Give 888 CEO Brian Mattingley credit for candor.
While other executives have downplayed the slow start to online gaming in the U.S., Mattingley recently told Bloomberg he has been absolutely shocked.
Nor have the dismal results been improving as expected for a young industry that, all conventional thinking would have it, is bound to ramp up.
In fact, the average number of poker players online in New Jersey, Nevada and Delaware has actually declined in recent weeks.
Delaware, with an average of six poker players online at any one time, doesn’t appear to be enough to justify operating.
Last month, New Jersey online operations took in just $11.4 million, which annualizes to $140 million compared to initial estimates that ranged as high as $1.2 billion.
Explanations for the slow start are now well known—many banks won’t process gaming transactions, most New Jerseyans still doesn’t know online gaming is legal, unlicensed off-shore books are poaching players, and player registration is intimidating and time-consuming.
Most of those issues will be resolved, and online gaming should grow.
But it is worth considering the possibility that online gaming will not reach the big numbers so many forecast.
Nor is iGaming assured of being profitable. Right now, online gaming operations in the US are losing money. That is in part to start-up costs, and in part to the low levels of play.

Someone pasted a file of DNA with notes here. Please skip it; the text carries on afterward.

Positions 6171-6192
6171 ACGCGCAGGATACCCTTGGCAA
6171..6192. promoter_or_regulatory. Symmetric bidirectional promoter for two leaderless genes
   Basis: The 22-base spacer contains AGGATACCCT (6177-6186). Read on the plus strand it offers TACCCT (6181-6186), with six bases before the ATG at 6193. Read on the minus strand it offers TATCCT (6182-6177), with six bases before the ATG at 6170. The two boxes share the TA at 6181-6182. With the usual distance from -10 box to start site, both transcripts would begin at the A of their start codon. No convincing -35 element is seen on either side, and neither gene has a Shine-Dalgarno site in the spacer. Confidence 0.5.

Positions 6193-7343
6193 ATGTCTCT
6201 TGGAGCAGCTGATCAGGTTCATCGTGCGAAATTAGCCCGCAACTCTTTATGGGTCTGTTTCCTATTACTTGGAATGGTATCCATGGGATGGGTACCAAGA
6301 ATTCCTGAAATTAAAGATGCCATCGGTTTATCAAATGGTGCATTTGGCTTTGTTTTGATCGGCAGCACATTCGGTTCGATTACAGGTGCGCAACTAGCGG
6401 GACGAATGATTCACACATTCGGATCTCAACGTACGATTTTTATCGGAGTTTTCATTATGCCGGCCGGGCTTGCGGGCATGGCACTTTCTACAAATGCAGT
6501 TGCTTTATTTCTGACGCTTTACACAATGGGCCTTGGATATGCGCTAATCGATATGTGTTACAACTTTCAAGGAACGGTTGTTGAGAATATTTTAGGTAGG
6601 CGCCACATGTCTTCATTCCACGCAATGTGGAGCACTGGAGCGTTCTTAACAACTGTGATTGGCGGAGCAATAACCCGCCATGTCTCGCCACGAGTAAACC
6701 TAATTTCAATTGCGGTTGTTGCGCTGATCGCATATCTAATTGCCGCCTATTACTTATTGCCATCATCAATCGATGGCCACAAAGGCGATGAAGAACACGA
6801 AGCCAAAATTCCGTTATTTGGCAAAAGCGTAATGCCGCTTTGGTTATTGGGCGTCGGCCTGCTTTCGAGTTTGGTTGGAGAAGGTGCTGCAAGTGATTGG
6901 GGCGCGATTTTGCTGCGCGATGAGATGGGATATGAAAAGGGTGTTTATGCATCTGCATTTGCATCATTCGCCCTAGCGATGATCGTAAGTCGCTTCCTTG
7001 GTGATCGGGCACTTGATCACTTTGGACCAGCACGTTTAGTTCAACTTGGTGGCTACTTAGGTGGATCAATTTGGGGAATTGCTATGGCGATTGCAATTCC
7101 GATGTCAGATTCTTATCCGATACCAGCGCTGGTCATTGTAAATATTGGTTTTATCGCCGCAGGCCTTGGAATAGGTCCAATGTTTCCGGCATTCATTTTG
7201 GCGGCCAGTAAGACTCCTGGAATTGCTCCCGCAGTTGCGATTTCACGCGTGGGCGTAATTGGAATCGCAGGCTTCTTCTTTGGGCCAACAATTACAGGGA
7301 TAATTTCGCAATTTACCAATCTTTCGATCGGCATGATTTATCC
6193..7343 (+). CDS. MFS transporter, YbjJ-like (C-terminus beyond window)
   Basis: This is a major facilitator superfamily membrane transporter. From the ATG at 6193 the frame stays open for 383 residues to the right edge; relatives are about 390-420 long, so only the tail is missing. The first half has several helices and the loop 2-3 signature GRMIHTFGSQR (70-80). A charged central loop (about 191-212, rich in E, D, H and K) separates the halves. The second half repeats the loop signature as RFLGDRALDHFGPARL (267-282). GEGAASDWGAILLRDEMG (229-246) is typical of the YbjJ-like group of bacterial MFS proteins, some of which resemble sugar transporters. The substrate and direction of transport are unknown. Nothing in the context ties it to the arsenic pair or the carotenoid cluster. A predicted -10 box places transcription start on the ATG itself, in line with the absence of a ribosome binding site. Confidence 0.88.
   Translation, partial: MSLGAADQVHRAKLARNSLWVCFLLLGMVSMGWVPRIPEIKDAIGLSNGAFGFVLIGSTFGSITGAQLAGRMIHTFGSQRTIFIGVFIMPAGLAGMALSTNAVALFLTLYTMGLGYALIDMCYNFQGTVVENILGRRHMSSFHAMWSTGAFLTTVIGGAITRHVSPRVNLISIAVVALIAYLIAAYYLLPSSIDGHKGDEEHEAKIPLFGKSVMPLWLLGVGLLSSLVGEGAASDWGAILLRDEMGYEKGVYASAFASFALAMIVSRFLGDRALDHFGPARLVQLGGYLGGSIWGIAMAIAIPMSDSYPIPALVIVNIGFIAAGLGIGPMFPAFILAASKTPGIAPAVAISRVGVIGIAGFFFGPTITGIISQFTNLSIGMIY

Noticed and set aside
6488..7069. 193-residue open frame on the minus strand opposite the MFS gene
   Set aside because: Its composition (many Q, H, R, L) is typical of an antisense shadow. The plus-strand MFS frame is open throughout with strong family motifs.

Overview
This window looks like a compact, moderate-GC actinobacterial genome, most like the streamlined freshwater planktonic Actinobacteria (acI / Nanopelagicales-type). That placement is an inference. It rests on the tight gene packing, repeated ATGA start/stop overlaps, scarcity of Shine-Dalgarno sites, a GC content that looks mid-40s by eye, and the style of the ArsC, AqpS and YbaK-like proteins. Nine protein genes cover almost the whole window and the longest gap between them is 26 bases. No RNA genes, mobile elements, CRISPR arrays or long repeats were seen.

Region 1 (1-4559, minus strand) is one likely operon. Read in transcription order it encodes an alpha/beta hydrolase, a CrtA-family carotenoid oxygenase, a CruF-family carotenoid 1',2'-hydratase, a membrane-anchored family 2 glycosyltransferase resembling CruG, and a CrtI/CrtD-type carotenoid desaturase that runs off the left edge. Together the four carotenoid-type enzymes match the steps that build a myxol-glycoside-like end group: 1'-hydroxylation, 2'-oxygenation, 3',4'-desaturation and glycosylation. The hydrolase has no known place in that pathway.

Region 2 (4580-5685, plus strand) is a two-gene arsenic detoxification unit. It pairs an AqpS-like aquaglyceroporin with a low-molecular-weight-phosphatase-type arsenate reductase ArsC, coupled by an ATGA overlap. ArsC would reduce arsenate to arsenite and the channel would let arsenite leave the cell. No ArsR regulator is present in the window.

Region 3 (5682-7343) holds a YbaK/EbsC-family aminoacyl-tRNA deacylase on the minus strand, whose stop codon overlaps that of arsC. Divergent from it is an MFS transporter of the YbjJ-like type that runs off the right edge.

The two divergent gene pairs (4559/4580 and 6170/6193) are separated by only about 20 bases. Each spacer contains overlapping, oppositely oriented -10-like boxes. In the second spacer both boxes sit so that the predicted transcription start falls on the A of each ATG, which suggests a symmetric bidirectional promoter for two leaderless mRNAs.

But many investors, wide-eyed over huge revenue projections, don’t appreciate the high cost of marketing and player acquisitions that cuts deeply into that, and otherwise don’t have the expenses of brick-and-mortar properties such as house maids, slot machines and property maintenance and refurbishment.
Just use Sweden’s Cherry as one example. The company grew online revenue 43 percent in the first quarter to 39.1 million krona as it campaigned to grow its number of registered online players by 12 percent to 404,000.
But online earnings before interest and taxes fell from minus 900,000 krona last year to minus 5.6 million thanks to 20.2 million krona invested in marketing, most of that to acquire those players. Last year, Cherry spent only 400,000 krona in first quarter marketing.
Cherry’s conventional gaming business, meanwhile, continued profitable.
Another issue is whether online gaming is as appealing in the U.S. as it is in the UK and Europe.
American casinos are entertainment centers offering a full range of experiences that make them much more fun than their small, gambling-only European counterparts.
Sitting at home spinning a slot machine on your telephone just doesn’t have the same appeal as back-slapping a friend who just hit a jackpot and then celebrating in a restaurant or night club.
Finally, social gaming has emerged to be a powerfully attractive form of interactive entertainment.
A social gamer can play his or her favorite slots on a cell phone and never have to worry about credit cards not being processed, geo location glitches, or registering with a state regulatory agency.
So, iGaming will have a growing future in the U.S., but it might not be a quick and easy bonanza.